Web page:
20th Foot

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Hierarchical Path: Seven Years War (Main Page) >> Armies >> British Army >> 20th Foot

Origin and History

The regiment was raised at Exeter in Devonshire on November 20 1688 by the adherents of the Prince of Orange (afterwards William III) while he was advancing from Torbay. It was designated as the “Sir Richard Peyton's Regiment of Foot”.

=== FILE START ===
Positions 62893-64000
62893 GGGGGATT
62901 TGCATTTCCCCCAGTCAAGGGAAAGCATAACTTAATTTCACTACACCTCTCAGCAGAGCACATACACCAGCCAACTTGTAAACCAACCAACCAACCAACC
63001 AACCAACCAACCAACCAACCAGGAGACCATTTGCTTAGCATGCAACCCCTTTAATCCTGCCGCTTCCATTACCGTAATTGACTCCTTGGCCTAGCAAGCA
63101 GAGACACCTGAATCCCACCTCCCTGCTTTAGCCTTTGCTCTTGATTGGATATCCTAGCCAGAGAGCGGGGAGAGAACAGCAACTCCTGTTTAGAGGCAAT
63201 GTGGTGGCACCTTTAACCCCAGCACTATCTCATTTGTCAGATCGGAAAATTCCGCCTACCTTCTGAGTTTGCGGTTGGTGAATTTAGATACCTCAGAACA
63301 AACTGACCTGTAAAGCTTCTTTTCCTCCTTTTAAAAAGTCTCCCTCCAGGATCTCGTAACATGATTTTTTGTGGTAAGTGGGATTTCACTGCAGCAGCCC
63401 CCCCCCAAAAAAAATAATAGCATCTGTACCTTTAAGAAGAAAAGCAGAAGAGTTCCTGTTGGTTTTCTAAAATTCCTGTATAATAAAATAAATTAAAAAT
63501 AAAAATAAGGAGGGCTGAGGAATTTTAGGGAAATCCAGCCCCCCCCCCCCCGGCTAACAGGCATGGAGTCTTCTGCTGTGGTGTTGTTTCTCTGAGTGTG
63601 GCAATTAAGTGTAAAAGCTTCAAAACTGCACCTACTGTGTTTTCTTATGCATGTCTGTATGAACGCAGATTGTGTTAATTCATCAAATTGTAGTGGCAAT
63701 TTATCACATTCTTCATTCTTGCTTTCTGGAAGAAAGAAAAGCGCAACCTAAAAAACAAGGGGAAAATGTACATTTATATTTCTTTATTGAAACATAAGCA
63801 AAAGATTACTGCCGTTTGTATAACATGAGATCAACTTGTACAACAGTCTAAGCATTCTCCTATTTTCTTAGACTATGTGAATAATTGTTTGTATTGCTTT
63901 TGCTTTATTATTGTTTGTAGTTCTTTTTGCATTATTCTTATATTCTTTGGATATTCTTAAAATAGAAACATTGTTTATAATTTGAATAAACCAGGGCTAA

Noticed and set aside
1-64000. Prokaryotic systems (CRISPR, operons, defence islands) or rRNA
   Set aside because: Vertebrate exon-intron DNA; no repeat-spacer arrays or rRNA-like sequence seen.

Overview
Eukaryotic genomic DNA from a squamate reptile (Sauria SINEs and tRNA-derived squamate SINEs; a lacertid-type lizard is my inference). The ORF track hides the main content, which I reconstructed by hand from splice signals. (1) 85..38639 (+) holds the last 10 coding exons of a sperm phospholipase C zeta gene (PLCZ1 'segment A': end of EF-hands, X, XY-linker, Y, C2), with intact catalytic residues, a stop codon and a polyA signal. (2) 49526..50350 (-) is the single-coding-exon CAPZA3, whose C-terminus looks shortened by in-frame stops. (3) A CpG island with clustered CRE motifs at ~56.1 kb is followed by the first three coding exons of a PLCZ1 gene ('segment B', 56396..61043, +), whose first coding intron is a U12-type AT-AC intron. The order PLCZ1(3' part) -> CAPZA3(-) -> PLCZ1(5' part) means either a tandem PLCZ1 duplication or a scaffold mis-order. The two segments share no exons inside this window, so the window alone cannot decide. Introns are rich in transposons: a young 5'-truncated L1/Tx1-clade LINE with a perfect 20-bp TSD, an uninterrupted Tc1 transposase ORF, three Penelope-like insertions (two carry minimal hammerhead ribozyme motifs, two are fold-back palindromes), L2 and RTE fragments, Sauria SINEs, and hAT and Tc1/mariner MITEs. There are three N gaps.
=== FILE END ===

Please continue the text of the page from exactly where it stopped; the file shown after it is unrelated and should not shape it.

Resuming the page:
In February 1689, the regiment was reduced to six companies. However, when the Williamite War broke out in Ireland in the same year, it was increased to thirteen companies. Sir Robert Peyton withdrew from active service, and was succeeded by Colonel Gustavus Hamilton, a zealous Protestant, who had quitted the service of King James in Ireland. The Regiment was recruited to its establishment in time to accompany the second division of the army, commanded by Marshal Duke Schomberg, to Ireland, where it arrived soon after the capture of Carrickfergus, and was placed in garrison at that fortress where it passed the winter. In the spring of 1690, the regiment joined the army commanded by King William III and took part, on July 11, in the Battle of the Boyne where it distinguished itself, its colonel, Gustavus Hamilton, being later honoured with the title of Viscount Boyne. The regiment then participated in the unsuccessful siege of Limerick. At the beginning of 1691, detachments of the regiment had frequent encounters with bands of armed Roman Catholic peasantry, called Rapparees. In June, the regiment joined the army commanded by General de Ginckell (afterwards created Earl of Athlone), under whom it served at the capture of Ballymore, which place surrendered after a short resistance. The regiment also served at the siege of Athlone; and at the capture of that place by storm, on July 1, its commanding officer, Colonel Gustavus Hamilton, highly distinguished himself at the head of the grenadiers who led the assault. After the capture of Athlone, the army advanced against the French and Irish forces commanded by General St. Ruth. On July 22, the regiment took part in the decisive battle of Aughrim. On this occasion the regiment attacked the enemy's left, and drove King James's soldiers from the first and second lines of hedges. Its progress was afterwards obstructed by gardens and fences but it pressed upon the enemy, and was subsequently removed to support the cavalry at the pass near the Castle of Aughrim. Eventually the opposing army was driven from the field with severe loss, including its commander, General St. Ruth, who was killed by a cannon-ball. In this battle, the regiment had six soldiers killed and nine wounded. From Aughrim the regiment marched with the army to Galway, which fortress surrendered after a short resistance. The wreck of King James's army took refuge in the city of Limerick, which was again besieged, and the regiment was employed in this service until the surrender of the place, in September, which event terminated the war in Ireland, and established the authority of King William in that country.